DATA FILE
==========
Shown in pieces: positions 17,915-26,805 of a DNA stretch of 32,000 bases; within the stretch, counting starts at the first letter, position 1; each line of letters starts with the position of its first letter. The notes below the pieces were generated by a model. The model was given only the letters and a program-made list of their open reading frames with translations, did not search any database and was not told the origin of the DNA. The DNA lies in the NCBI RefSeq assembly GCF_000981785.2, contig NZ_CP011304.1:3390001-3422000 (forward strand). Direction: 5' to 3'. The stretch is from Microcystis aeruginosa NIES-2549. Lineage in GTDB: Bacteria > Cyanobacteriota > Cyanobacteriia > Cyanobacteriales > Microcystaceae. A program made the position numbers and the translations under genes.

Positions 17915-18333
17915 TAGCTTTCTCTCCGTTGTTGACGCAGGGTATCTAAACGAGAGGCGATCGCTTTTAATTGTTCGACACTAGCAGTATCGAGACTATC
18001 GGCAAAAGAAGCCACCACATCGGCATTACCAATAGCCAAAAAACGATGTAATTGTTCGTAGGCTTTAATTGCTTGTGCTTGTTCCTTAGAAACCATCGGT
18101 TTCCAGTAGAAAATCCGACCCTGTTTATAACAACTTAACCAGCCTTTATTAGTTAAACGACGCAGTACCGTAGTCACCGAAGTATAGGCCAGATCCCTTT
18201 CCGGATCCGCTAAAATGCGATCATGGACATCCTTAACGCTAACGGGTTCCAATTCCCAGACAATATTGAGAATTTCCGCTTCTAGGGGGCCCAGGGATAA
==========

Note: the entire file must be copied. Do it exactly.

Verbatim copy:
Shown in pieces: positions 17,915-26,805 of a DNA stretch of 32,000 bases; within the stretch, counting starts at the first letter, position 1; each line of letters starts with the position of its first letter. The notes below the pieces were generated by a model. The model was given only the letters and a program-made list of their open reading frames with translations, did not search any database and was not told the origin of the DNA. The DNA lies in the NCBI RefSeq assembly GCF_000981785.2, contig NZ_CP011304.1:3390001-3422000 (forward strand). Direction: 5' to 3'. The stretch is from Microcystis aeruginosa NIES-2549. Lineage in GTDB: Bacteria > Cyanobacteriota > Cyanobacteriia > Cyanobacteriales > Microcystaceae. A program made the position numbers and the translations under genes.

Positions 17915-18333
17915 TAGCTTTCTCTCCGTTGTTGACGCAGGGTATCTAAACGAGAGGCGATCGCTTTTAATTGTTCGACACTAGCAGTATCGAGACTATC
18001 GGCAAAAGAAGCCACCACATCGGCATTACCAATAGCCAAAAAACGATGTAATTGTTCGTAGGCTTTAATTGCTTGTGCTTGTTCCTTAGAAACCATCGGT
18101 TTCCAGTAGAAAATCCGACCCTGTTTATAACAACTTAACCAGCCTTTATTAGTTAAACGACGCAGTACCGTAGTCACCGAAGTATAGGCCAGATCCCTTT
18201 CCGGATCCGCTAAAATGCGATCATGGACATCCTTAACGCTAACGGGTTCCAATTCCCAGACAATATTGAGAATTTCCGCTTCTAGGGGGCCCAGGGATAA